Over the years RF has worked on relationships in many contexts. Our current main areas of activity are around the following projects.
Over the past few years we have supported the High Court Judge Sir Paul Coleridge launch the Marriage Foundation (which received independent charity registration in January 2013). Our active involvement in the launch and the subsequent development of initial projects have been instrumental in enabling the Marriage Foundation to achieve a strong media presence and an influential voice for marriage. To find out more visit the Marriage Foundation’s website and Facebook Page.
Relationships Foundation has been supporting the development and launch of a new family stability initiative that seeks to change attitudes and behaviour to enable more children to grow up safe, secure and nurtured by both parents.
The first campaign of this initiative is called Status and it is aimed at 18-25 year olds, inviting them into conversation about relationships. At statusonline.org and the Status Facebook page, young people are invited to give their thoughts and opinions, creating an online community talking about relationships. The page provides materials that will amuse, inspire and challenge the user to help make decisions about being in a happy, healthy relationship.
Status is a joint initiative of the Family Stability Network, a community of organisations for which Relationships Foundation currently has responsibility, working together to develop new ways of helping people in their relationships. As part of this initiative, other campaigns for different ages and life stages are planned for the future.
Relationships Foundation is a long-standing advocate of the Family Test. Following our report of January 2009 The Triple Test, we set out the specific case for family proofing policy in 2010. Along with others Relationships Foundation is now conducting a ‘Test of the Test’ to mark the first anniversary of the Prime Minister’s announcement of the Family Test. We welcomed the announcement of the Family Test by the Prime Minister in August 2014, the stated objective of which is “to introduce an explicit family perspective to the policy making process, and ensure that potential impacts on family relationships and functioning are made explicit and recognised in the process of developing new policy.”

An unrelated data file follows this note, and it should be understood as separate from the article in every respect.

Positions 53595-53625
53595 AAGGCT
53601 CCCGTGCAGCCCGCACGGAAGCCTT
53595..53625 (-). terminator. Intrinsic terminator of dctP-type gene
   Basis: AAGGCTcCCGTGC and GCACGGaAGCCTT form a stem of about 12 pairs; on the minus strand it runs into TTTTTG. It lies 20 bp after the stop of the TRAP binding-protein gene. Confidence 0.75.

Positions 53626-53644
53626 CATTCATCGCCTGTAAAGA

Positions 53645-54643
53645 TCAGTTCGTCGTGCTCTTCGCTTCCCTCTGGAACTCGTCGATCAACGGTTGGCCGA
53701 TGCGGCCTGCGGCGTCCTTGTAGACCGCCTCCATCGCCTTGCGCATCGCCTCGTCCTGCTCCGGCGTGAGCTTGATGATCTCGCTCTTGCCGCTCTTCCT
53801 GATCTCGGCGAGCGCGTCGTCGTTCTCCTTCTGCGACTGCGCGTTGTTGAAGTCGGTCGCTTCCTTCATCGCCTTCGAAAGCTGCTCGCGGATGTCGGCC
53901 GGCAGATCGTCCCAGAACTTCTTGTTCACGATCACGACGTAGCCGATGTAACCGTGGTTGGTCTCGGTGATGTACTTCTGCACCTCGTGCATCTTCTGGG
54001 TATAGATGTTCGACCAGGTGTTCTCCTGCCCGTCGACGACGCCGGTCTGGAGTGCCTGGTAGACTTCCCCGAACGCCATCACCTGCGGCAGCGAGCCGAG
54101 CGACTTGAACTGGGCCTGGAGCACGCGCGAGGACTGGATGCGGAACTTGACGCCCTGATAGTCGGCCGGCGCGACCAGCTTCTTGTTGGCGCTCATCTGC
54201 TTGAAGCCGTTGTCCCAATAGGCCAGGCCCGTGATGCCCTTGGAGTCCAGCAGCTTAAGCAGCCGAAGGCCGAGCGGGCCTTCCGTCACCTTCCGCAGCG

The argument made in the guidance notes for the Family Test summarises neatly and fully the need for such assessment: “Whether intended or not, a wide range of government activity has a direct or indirect impact on families and families in turn shape how individuals engage with policy initiatives and use public services. While supporting families is an explicit goal in some areas of public policy, and is implicit in other many other areas, across Government as a whole we do not always think systematically about how policy can support strong and stable family relationships or how we might inadvertently impact on families.”
Relationships Foundation is working with Relational Research (formerly Relationships Global) to develop a Relational Schools Project. The Institute of Public Policy Research (IPPR) has argued that ‘the focus on delivering measurable outcomes has neglected the importance of human relationships’ and that it ‘risks reducing the complexity and texture of human experience to a simple number, leading to policies and services that do not address the core of a problem’. This project is seeking to work in schools from a number of countries, including the UK, to:
- Define the template for a relational secondary school in terms of organisation, curriculum and practice.
- Explore a new methodology for evaluating the quality of relationships amongst stakeholders in secondary schools and to gain initial lessons for building those key relationships.
- Explore the means by which relational practice can be fostered in schools.
- Determine ways in which schools and students can be assessed for their relational understanding and competence.
This project follows on from our earlier work on criminal justice and healthcare in seeking to build better understanding of how relationships define the goals of services, and the ways in which relationships are key to achieving these goals. Policy that neglects the role and importance of relationships will not secure the best outcomes for users of those services
Keep Sunday Special was started in 1985 to campaign against a proposed deregulation of Sunday trading in England and Wales.Its founder, Dr Michael Schluter, set up and ran the campaign as a conventional secular civil society organisation which had supporters from all political parties, from private businesses and the Trade Unions, and members of all faiths and of none. KSS enjoyed great success in its initial campaign. The Shops Bill of 1986 was defeated in the Westminster Parliament – only the second time since 1924 that a government bill was defeated at second reading. The legislative proposal was, however, brought back to Parliament by John Major’s government in 1994 and became law as the Sunday Trading Act in 1994, Find out more at Keep Sunday Special’s website. Keep up with recent developments at Keep Sunday Special’s Facebook Page.